The T-batons and revolvers carried by police officers on patrol are meant for defensive use, which is why they were not used to handle the crowd of active rioters in Little India on Dec 8. In addition, the officers had not felt that their lives were in direct danger.
Three officers who were among the first responders at the scene of the riot told the Committee of Inquiry (COI) yesterday that, while they are trained in "peace time" crowd control, they are not trained to handle a large-scale mob.
Warning shots were not fired because they could have agitated the crowd, the court heard, while the T-baton is used to fend off one-on-one attacks.
"Maybe if one of them approaches me with a plank of wood, or a rock in his hand, I would feel obliged to draw the T-baton," said Special Constable Sergeant Abdul Aziz Abdul Khalid, a full-time national serviceman.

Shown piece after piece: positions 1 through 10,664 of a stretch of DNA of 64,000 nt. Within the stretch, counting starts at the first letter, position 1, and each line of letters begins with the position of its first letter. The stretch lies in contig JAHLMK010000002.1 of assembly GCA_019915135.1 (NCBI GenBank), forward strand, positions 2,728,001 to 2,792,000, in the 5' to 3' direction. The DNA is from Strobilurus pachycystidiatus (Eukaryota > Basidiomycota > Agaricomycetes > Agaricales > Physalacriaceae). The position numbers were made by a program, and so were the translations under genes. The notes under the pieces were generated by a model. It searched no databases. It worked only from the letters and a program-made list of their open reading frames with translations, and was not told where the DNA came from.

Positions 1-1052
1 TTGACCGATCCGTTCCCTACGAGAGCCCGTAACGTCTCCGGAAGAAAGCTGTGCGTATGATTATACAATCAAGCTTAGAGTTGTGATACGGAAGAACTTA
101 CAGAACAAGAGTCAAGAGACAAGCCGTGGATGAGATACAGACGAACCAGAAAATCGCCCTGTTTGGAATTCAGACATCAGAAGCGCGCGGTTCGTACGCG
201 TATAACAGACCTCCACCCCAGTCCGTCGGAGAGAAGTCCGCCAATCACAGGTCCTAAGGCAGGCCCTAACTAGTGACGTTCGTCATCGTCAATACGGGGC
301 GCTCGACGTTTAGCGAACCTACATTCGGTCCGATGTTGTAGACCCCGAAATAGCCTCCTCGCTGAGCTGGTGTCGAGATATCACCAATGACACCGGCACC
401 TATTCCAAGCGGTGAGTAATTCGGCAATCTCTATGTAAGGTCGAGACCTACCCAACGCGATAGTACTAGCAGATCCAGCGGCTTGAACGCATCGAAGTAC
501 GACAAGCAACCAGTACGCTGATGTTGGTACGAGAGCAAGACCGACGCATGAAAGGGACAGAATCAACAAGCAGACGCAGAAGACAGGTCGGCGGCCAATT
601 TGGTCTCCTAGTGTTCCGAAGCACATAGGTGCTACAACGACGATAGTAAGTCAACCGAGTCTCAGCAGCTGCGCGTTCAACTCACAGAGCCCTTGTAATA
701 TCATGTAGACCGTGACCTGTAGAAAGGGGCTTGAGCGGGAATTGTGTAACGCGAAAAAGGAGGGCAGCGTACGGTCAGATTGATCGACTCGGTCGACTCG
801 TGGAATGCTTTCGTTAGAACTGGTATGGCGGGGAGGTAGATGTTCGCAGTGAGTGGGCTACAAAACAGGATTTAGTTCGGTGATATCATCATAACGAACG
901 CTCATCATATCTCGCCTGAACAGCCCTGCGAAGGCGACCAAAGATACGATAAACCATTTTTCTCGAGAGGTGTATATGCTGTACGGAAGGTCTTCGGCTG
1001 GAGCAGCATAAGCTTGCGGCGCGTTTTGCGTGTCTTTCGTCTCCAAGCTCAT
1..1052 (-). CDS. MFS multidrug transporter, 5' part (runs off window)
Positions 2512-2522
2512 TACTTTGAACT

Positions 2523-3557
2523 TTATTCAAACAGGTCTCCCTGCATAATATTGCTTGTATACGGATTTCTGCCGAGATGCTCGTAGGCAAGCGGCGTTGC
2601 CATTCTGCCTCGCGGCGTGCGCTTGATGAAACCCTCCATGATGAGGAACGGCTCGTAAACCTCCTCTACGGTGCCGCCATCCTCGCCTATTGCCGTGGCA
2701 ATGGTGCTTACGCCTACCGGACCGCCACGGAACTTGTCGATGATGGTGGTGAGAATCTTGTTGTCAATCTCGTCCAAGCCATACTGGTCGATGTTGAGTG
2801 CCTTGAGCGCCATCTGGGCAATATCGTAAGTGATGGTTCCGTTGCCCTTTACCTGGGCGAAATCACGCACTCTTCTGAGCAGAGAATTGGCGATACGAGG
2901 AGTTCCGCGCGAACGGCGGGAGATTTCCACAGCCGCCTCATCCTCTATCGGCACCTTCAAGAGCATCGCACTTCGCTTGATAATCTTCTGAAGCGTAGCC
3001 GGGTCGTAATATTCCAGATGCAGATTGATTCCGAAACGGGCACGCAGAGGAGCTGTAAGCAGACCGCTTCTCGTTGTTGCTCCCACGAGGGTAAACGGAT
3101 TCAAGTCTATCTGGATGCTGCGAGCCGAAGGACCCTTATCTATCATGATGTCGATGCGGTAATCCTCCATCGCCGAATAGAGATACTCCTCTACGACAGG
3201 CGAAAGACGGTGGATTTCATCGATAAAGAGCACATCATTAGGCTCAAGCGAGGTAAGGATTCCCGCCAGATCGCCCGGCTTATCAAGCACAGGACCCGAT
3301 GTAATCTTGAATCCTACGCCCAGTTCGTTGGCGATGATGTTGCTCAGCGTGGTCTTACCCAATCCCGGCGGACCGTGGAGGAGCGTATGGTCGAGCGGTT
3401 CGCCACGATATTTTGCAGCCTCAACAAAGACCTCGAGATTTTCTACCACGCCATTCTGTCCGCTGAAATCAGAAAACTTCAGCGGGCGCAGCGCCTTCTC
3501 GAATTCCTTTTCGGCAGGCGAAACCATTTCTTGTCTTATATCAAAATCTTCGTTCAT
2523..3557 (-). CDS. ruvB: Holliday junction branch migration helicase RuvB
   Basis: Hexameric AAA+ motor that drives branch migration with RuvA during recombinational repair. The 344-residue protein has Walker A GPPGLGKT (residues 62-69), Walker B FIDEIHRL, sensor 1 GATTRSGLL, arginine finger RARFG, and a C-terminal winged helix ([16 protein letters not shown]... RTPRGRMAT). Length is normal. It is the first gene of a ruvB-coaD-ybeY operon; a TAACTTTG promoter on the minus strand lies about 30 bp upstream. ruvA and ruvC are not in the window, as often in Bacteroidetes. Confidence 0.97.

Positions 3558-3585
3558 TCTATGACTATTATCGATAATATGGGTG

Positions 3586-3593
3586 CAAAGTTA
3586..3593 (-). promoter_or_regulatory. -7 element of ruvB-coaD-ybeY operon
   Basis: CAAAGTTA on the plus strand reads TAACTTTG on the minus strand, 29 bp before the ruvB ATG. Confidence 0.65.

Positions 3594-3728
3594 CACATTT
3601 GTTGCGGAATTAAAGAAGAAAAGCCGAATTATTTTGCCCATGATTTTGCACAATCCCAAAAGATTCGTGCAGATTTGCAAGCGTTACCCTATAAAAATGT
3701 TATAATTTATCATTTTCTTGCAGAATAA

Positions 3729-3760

Said Assistant Superintendent of Police Edwin Yong, 28, who was the second senior officer on the scene: "We do not use (T-batons) to attack people. We have to move forward to swing and move back later - the range is quite short."
As a result, the T-baton was not used even when the officers were challenged by the rioters to do so. Special Constable Corporal Arshard Abdul Murad, a full-time national serviceman, said that a foreign worker had challenged him to "take out my T-baton to hit the people in the crowd, but I declined to do so".
This article by The Straits Times was published in MyPaper, a free, bilingual newspaper published by Singapore Press Holdings.
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